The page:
The term Search Engine Optimization adds a bit of a twist to the expression “write with a purpose”. In this case the purpose is not only to appeal to your target audience on an emotional level but to choose words that people can search for through an online search engine. For instance if I am looking for a copywriter that writes great ads, promotional materials or business copy, a company should be able to find these key words simply by plugging them into the search engine. Your word choices must clearly describe what your business is all about and what you have to offer perspective clients. Key phrases such as “professional copywriter serving local businesses and non-profits” or “copywriting with a conscience, always working within your budget”. Note how all of a sudden potentially searchable words appear in your content. Ideally you would combine exceptional copy content with Search Engine Optimization in order to drive traffic to your site.


Personality Sells: How to Use Who You Are to Keep Your Clients Happy

  By Irena Kagansky         No Comments

It took me time to realize that clients are not looking for descriptors like “we put our clients’ needs first” or “exceptional service at a lower price”. Most of those working in a corporate world have heard more than their share of broad sweeping statements. In fact more often than not, it is these claims that turn prospective clients away from choosing your business. Understand this; to get a client to buy what you’re selling you need to inject it with personality! Sell yourself as an authentic brand. The idea is to make them see YOU as an irreplaceable commodity that no reasonable buyer can forgo. Start by answering these questions: What unique personal attributes do I have that can be packaged up and presented to potential clients as a selling point? How can I integrate these qualities into my business model and my copy in order to attract new clients and keep them coming back? In other words, personality sells!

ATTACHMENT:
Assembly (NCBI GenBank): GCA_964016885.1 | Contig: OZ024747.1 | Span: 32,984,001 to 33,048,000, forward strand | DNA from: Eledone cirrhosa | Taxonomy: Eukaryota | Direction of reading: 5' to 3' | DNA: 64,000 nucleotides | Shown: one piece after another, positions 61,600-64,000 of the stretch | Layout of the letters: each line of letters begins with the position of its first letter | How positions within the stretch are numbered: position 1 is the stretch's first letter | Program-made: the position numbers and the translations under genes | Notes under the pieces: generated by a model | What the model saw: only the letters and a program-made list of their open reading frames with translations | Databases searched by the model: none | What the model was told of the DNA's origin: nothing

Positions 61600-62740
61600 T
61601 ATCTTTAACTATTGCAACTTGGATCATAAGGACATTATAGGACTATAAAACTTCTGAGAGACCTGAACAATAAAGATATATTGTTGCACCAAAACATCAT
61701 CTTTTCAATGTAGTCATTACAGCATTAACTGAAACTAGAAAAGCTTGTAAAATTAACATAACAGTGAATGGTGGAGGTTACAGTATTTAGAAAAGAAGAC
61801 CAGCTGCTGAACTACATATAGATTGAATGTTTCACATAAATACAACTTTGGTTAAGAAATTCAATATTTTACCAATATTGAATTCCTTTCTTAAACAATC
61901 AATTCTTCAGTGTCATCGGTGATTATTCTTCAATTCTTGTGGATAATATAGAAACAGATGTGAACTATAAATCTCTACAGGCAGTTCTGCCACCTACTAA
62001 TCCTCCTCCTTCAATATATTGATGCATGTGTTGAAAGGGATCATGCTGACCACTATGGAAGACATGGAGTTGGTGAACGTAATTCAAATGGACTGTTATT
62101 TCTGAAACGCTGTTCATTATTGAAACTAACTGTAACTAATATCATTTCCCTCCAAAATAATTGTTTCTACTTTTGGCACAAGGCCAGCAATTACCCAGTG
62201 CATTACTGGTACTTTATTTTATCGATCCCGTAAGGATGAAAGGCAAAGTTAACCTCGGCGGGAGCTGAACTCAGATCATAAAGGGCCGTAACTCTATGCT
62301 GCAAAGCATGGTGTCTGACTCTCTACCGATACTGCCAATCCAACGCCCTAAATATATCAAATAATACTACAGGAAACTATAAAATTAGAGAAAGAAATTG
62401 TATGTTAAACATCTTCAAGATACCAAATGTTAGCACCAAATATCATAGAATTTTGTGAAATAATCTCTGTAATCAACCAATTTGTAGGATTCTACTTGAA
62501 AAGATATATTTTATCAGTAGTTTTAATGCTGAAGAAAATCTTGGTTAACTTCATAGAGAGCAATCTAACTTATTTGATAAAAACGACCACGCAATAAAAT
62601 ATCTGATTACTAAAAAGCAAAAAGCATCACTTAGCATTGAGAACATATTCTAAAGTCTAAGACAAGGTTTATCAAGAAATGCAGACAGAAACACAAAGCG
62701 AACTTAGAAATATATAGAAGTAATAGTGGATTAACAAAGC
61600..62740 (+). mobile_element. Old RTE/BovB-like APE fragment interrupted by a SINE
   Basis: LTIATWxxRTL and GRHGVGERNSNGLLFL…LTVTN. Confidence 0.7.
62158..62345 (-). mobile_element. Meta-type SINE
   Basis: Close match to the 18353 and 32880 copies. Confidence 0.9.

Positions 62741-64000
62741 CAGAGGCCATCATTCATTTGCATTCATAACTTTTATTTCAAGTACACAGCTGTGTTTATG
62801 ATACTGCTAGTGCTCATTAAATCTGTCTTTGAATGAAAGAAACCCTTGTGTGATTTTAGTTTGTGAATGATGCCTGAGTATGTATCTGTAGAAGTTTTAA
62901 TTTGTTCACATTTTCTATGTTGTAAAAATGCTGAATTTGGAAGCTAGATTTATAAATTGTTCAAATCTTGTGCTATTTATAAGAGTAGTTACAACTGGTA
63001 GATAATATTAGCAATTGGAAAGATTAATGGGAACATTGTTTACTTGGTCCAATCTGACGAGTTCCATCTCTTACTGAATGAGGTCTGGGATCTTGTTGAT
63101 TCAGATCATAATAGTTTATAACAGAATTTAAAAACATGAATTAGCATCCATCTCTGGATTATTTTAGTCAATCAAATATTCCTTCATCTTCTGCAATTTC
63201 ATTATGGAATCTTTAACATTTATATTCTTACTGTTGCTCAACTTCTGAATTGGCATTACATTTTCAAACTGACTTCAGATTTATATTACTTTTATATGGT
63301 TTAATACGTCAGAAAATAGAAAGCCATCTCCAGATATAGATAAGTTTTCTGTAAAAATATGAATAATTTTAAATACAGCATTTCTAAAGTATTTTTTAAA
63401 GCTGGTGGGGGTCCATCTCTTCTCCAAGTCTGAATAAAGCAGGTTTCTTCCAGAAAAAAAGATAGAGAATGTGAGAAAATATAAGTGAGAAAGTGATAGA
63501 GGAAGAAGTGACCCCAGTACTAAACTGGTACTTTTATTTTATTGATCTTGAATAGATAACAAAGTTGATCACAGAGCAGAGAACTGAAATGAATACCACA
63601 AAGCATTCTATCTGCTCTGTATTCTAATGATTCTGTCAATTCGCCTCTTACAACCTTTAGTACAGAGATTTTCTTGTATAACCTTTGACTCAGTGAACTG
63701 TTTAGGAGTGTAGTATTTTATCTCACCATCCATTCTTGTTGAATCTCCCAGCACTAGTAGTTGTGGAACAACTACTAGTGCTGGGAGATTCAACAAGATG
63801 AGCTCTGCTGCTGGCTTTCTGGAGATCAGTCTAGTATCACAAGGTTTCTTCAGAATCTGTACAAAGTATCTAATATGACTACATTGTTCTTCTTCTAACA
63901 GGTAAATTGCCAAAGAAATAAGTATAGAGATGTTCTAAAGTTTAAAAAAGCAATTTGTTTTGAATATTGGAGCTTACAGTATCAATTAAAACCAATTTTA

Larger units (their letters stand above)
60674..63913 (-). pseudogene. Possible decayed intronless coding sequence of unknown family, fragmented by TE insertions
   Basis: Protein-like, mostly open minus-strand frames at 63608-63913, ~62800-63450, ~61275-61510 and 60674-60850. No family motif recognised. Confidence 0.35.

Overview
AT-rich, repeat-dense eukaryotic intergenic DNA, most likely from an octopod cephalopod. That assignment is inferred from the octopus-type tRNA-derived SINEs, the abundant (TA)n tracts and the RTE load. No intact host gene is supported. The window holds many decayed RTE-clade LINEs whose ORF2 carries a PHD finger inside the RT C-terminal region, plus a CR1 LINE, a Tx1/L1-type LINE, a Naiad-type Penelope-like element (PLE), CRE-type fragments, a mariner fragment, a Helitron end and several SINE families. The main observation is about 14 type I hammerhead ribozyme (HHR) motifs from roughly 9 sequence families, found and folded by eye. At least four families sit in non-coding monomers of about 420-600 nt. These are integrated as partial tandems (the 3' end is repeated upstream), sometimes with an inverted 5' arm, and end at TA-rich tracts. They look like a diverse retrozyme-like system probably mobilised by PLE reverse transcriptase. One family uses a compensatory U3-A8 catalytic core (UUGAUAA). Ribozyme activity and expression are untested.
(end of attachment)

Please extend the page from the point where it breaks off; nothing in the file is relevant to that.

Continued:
Writing is about persuading your clients to buy into your message. It’s about conveying images in a way that speaks to the emotional authenticity and style of your client. By being in tune with your target audience’ unique voice and expectations, you can begin to adjust the personality of your copy to fit the needs of that market. Remember, creative flexibility along with what you may call “intuitive marketing” will keep the cash flowing and your clients happy.

How Can Personality Add To Your Features and Benefits?

If your copy is friendly, cheerful and engaging it can draw the reader in, within a matter of seconds, which is rather important when you consider the world we live in today. Hardly anyone reads printed words anymore which means that one of the only ways to reach your audiences fast is via the internet. Your words have to go out with a bang! It is crucial that you hit them over the head with it or else you are dead in the water. I say when you write your copy with personality it not only gives it the energy your clients crave, it also makes them gain trust in your product at which point you are free to flaunt your unique selling point.

The personality of your writing is the first thing potential clients take note of when visiting your web page. Your online presence is integral to your overall business image as well as in developing your brand.  Your personal and professional charm should instantly come through in your language. The words you choose to appeal to clients must paint a clear picture of who you are and what you have to offer. Don’t be afraid to be different, the fact is the more creative your strategy the more chances you have to outsmart the competition. Words are what positions your business so let your clients know what you’re made of!

So Writing with Personaliy, How Does That Work?

First have a clear idea of who your audience is. What do they drink or eat? How old are they? Where do they live? What music do they listen to? The more you know about your buyer the more aware you become of his or her passions, ambitions and aspirations. Writing great copy means adapting to and identifying with these values in order to reach that demographic.

The secret to pitching the right ideas to your clients is in finding out as much as you can about the type of business it is. Inquire about their vision, expectations and business associates. Ask about the industry, market responsiveness and their overall agenda. As a copy writer your final product must always reflect the personality of the business you’re targeting.

How you choose to write your copy can mean the difference between success and failure. The competition is out there ready to step all over you and it’s up to you to rise and shine!